Bumps in the night and changes of plan

JJMoon Diary
Barry and Margaret Wilmshurst
Sat 11 Feb 2012 06:09
We are having a quiet day off.  Aren’t they all, aren’t they all?  Quite right but we are telling ourselves this is quieter and more beautiful than usual.  We are tied to a buoy in a very picturesque spot in the Bintang group of islands about 30 miles west of Rebak.  Instead of returning to our berth today we have decided to enjoy the lonely peace and quiet and go tomorrow.
We had a small adventure on the way down.  We generally like to confine ourselves to day-sailing between Rebak and Phuket because of the proliferation of fishing boats with bright, unorthodox lights and very-hard-to-see fishing floats that could foul our rudder or propeller if run over.  We stopped for the night in the Koh Rok group, two pretty islands surrounded by reefs.  A French version of TV’s Survivor series was filmed here.  The National Park rangers have laid mooring buoys to help prevent anchoring over the coral and we were fortunate enough to find the best of them free, in a fairly protected spot and apparently deep water.  Not deep enough.  The wind got up about bed- time and the swell followed soon after.  Then a shift in wind direction and low water spring tides resulted in nasty bumps in the night.  It is very disturbing to the mariner to be woken at 0515 by a series of bangs as the cast iron keel thumps down on rock.  There were six bangs before we had leapt on deck, cast off and pulled away in the dark, round a catamaran that had arrived during the night and out to sea.  I don’t suppose there is any damage – none is visible on snorkelling down – but we don’t like it!  Not one little bit!  As consolation we had an excellent, speedy sail down to the Bintangs.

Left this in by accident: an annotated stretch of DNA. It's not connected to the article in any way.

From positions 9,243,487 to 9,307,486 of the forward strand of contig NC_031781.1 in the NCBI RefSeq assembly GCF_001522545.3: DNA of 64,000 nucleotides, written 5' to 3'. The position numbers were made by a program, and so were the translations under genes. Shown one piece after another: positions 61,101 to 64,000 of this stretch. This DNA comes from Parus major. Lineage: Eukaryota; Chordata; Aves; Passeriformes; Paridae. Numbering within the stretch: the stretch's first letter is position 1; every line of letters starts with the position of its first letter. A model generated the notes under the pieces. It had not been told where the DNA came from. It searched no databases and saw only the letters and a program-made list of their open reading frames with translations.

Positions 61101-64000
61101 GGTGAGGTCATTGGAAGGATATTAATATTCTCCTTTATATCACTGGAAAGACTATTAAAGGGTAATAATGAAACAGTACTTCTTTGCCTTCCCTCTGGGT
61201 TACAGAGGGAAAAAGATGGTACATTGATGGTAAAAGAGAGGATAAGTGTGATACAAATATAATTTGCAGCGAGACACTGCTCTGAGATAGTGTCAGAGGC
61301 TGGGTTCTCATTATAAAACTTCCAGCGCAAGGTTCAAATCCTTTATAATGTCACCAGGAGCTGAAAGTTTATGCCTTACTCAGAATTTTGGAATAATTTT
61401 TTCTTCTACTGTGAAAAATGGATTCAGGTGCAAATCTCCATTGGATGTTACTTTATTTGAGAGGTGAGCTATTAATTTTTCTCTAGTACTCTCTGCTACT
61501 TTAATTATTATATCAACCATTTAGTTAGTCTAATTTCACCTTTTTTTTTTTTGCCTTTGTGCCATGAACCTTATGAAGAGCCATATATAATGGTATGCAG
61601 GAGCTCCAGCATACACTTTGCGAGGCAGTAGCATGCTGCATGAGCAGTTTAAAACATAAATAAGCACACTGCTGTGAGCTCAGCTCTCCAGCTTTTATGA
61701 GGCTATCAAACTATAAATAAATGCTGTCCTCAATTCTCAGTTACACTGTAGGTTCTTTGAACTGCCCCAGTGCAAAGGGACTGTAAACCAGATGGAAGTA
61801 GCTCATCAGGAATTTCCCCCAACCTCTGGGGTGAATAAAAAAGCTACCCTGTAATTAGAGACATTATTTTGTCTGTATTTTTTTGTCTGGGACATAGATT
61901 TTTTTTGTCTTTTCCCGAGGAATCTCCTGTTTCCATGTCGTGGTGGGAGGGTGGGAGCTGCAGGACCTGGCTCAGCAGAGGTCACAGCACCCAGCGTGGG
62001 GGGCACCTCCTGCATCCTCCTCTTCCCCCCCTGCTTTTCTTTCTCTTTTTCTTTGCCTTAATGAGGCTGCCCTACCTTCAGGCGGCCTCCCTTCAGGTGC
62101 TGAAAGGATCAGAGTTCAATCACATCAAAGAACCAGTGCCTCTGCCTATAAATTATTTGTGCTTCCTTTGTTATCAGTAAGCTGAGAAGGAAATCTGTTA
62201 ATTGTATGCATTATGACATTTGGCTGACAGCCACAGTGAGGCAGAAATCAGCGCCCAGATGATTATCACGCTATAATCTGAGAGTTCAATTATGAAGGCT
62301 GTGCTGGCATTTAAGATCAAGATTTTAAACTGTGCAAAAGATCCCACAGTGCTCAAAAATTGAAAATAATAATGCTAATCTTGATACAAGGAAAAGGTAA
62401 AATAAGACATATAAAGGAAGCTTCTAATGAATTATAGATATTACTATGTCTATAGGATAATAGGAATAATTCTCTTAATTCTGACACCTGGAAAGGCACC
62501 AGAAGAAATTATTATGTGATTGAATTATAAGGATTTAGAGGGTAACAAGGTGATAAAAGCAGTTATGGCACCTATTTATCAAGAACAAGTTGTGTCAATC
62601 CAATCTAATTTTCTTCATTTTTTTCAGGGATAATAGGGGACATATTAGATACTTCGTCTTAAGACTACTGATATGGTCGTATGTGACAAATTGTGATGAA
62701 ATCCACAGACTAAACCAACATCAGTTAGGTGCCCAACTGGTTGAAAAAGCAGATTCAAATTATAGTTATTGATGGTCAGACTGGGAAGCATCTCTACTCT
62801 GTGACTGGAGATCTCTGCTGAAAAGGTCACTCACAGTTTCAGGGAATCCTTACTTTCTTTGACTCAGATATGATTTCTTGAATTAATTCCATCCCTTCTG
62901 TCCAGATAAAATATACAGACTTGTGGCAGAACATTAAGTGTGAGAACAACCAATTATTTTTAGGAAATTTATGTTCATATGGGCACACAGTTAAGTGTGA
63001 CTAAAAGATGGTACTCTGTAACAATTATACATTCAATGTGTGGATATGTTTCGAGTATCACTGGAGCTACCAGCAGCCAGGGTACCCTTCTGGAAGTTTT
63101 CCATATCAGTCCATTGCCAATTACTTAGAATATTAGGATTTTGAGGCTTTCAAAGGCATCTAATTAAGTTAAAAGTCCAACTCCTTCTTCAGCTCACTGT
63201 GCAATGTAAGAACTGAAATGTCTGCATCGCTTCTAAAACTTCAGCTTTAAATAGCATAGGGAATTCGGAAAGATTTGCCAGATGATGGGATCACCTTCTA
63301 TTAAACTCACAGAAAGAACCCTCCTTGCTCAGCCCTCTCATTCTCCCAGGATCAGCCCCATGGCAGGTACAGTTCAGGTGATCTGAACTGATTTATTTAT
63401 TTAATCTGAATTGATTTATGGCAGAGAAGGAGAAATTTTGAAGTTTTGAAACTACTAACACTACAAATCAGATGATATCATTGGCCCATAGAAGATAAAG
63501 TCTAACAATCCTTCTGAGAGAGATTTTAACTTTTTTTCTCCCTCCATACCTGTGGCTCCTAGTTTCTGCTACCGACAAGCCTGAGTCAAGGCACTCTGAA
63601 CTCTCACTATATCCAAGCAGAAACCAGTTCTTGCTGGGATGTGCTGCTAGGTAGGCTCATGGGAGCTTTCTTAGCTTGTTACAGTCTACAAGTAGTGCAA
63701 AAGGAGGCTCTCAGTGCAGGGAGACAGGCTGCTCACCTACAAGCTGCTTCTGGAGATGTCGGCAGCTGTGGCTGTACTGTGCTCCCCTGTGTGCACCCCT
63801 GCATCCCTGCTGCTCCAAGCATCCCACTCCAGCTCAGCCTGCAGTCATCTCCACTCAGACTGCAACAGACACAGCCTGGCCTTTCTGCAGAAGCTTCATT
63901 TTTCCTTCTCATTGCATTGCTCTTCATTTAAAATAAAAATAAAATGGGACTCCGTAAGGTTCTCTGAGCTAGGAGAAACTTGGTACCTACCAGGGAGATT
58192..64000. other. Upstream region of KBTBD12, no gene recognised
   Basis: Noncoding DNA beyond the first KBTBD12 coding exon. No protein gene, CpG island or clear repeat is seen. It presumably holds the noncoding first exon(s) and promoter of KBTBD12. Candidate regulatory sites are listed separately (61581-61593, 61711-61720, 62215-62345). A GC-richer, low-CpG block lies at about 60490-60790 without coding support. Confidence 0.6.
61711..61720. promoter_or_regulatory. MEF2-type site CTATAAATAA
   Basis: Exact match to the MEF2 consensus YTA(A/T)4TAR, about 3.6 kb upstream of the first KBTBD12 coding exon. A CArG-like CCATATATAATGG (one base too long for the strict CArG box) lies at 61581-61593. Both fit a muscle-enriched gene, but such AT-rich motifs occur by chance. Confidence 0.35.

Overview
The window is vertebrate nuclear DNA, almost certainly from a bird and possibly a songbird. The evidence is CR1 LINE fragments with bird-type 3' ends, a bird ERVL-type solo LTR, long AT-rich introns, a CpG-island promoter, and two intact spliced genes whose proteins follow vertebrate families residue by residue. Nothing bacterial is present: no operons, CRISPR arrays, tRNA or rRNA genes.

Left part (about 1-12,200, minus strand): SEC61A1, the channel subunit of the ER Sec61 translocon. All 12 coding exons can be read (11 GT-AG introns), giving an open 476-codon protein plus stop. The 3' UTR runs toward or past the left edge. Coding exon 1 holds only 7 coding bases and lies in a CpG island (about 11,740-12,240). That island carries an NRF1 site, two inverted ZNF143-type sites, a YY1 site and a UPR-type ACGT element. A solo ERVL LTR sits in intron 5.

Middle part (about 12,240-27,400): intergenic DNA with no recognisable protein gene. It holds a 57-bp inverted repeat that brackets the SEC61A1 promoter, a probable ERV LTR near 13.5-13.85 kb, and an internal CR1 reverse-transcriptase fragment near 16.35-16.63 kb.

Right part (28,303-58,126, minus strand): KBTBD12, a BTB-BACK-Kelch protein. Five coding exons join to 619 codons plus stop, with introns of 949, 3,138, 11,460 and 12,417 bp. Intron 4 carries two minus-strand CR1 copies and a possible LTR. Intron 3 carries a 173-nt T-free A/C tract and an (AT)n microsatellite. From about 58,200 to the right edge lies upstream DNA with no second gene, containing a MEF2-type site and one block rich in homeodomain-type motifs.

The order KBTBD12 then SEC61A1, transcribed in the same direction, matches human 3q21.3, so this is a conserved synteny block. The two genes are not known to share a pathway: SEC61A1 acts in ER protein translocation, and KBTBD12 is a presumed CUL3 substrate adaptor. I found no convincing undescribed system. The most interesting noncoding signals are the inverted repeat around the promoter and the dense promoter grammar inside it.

In the end we spent four weeks in Phuket and had hoped and expected to get all our bits and pieces sorted out, but were ultimately frustrated.  The replacement generator is up and humming, a mal-functioning gps antenna was replaced and the drowned bow-thruster motor got ready for re-installation but the electricians overlooked the ruined solenoid (a heavy-duty electrical switch) and there was difficulty in sourcing a new one.  Our 30 day visas expired so we had to check out and shall have to return once again.  Actually we are not too sorry.  It is very useful to keep the boat and all the equipment working and ourselves “in the mood”.  It is good practice for the “real thing”.  We enjoy life in the Boat Lagoon marina.  There is always plenty going on, friends come and go and we have excellent relations with the locals.  The hairdresser is a profuse source of delicious gossip and even the dentist was a pleasure to do business with.
We have changed our cruising plans yet again.  We sometimes feel like apologising for all this indecision but perhaps there is no need.  The latest plan is to leave Rebak about June and travel slowly down the Malacca strait calling possibly at Penang followed by Port Dixon from where we can do a short overland trip to Malacca.  Then to Singapore for a few weeks and across to Nongsa Point marina on Batam island in Indonesia.  We were towed there with a failed damper plate in 2009.  We hope to check out of Indonesia, traverse the Sunda strait between Sumatra and Java and reach Cocos Keeling in time to leave for Mauritius in September when the full force of the SE trades has abated.  South Africa by Oct./Nov. as before.  A small factor in triggering the latest change is that because of the solenoid problem we are not ready to leave now for the northern Indian Ocean route.  More important reasons include the benefits of making the necessary southing in easy stages and with interesting places to visit and the larger group of boats that plan to go that way.  The couple with whom we were planning to cross by the northern route are selling up and flying home.  Anyway, an extra few months in this part of the world will be no hardship.
We read that there has been some cold weather in Europe.  It is very hot here.  Away from our little air-conditioning unit it can become very uncomfortable.